Last week the European Union signalled Togo’s rehabilitation among the international community when it announced the resumption of normal relations after a 15-year hiatus.
The resumption of cooperation will give Togo immediate access to a much-needed â,¬123-million in aid money in addition to â,¬41,6-million in previously frozen funds. Significantly, it also paves the way for bilateral donors and institutions such as the World Bank, International Monetary Fund and African Development Bank to resume engagement and is a further step in the stabilisation of the oil-rich and strategically important Gulf of Guinea in West Africa.
Togo’s Minister for Cooperation and Nepad, Gilbert Bawara, said: “I cannot hide the fact that the resumption of cooperation is really a relief after 14 difficult years.
“Now that we have resumed with the EU the other partners [will be] ready to come and help Togo.”
The EU suspended donor support in 1993 to protest then president Gnassingbé Eyadéma’s oppressive dictatorship. Fourteen years of economic deterioration followed during which ordinary Togolese grew progressively poorer and the country’s infrastructure crumbled.
Eyadéma’s death in 2005 did not mark the end of Togo’s isolation: his 38-year grip on the country was over but, in a move criticised by regional bloc Ecowas and others, the military immediately handed power to Faure Gnassingbé, one of Eyadéma’s dozens of children.
A sham election was followed by popular violence that killed hundreds and forced tens of thousands to flee to neighbouring Ghana and Benin. President Gnassingbé was nonetheless duly inaugurated and, against the odds, the 41-year-old has shown himself a willing reformer.
Implementing changes called for by the international community, Gnassingbé installed a transitional government of national unity and, in October this year, parliamentary elections were unmarred by violence and declared free and fair by observers.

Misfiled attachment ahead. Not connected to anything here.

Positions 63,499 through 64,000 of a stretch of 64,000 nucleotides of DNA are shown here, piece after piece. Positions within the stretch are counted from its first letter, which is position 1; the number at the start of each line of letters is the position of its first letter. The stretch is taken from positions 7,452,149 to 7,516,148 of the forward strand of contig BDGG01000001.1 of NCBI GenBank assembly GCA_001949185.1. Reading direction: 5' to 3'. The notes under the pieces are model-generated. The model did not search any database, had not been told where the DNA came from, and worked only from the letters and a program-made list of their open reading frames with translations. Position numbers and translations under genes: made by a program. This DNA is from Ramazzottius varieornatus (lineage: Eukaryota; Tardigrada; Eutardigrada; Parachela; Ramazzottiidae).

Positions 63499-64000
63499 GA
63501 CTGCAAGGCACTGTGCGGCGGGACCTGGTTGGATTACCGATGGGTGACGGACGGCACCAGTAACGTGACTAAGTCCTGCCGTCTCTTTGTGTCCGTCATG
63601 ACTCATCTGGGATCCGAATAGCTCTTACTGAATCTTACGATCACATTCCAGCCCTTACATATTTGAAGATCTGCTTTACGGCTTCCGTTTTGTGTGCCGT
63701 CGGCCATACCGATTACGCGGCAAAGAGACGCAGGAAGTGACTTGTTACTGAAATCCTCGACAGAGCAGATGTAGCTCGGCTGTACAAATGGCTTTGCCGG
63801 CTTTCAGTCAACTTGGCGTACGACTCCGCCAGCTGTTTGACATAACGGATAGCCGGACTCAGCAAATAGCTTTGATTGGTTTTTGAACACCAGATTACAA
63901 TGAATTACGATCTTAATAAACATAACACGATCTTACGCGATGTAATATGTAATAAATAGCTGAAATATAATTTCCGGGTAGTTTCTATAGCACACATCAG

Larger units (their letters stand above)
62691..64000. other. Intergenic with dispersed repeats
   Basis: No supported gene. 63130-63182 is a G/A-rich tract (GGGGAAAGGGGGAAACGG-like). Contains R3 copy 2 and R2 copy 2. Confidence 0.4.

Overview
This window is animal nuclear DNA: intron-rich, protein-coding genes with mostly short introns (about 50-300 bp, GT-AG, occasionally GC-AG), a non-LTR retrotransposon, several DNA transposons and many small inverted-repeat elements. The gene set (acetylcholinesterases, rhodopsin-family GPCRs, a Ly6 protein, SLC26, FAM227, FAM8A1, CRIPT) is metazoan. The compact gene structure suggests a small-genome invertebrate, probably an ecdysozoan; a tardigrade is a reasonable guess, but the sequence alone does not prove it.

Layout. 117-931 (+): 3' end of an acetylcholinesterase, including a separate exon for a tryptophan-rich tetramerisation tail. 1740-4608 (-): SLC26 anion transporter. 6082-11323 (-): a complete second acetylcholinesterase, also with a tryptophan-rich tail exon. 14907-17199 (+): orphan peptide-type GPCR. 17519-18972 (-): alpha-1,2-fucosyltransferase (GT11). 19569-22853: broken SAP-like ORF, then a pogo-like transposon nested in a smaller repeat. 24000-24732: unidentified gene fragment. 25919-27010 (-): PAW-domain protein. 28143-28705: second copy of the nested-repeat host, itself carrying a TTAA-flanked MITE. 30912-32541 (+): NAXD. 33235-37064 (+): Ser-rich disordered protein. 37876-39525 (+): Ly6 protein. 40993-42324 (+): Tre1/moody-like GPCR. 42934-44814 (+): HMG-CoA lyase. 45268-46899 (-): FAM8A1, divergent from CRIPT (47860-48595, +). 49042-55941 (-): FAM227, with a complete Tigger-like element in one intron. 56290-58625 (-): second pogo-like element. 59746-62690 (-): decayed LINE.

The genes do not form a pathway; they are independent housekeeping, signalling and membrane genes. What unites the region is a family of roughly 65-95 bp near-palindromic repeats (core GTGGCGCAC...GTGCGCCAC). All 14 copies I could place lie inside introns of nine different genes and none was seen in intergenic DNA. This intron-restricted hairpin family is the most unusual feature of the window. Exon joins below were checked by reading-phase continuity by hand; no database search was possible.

The ruling Rally of the Togolese People party won a comfortable majority, but a successful election was the signal the EU had been waiting for. “The parliamentary elections were a milestone,” said Joao Melo de Sampaio of the EU, adding: “The process goes on.”
Challenges still lie ahead. Observers say that the issue of impunity for human rights abuses must be addressed and control of the economy must be wrested from the hands of a northern tribal clique.
With political change now under way, the focus is set to shift to economic reform. During the Cold War, Togo’s stability and the prosperity afforded by low import duties earned it the nickname “the Switzerland of Africa”, though little of that is evident now among the dusty streets and decaying buildings of the sleepy seaside capital.
Togo’s main industries, phosphate mining and cotton farming, have seen production dwindle in recent years, thanks to mismanagement and lack of investment, but Âdiplomats say both are now ready for growth.
The key to Togo’s economic future will be a restructuring of its foreign debt, which currently equals the country’s GDP, and infrastructure improvements to capitalise on the Port of Lomé and its role as a key regional re-exporter Âserving the landlocked countries of the Sahel to the north.
Togo’s growing stability and emerging democracy are positive signs for the Gulf of Guinea region, but the country still has a way to go.
“Togo is not a democracy; it’s a long way from it,” conceded one diplomat, “but this is a step in the right direction. The system is evolving.”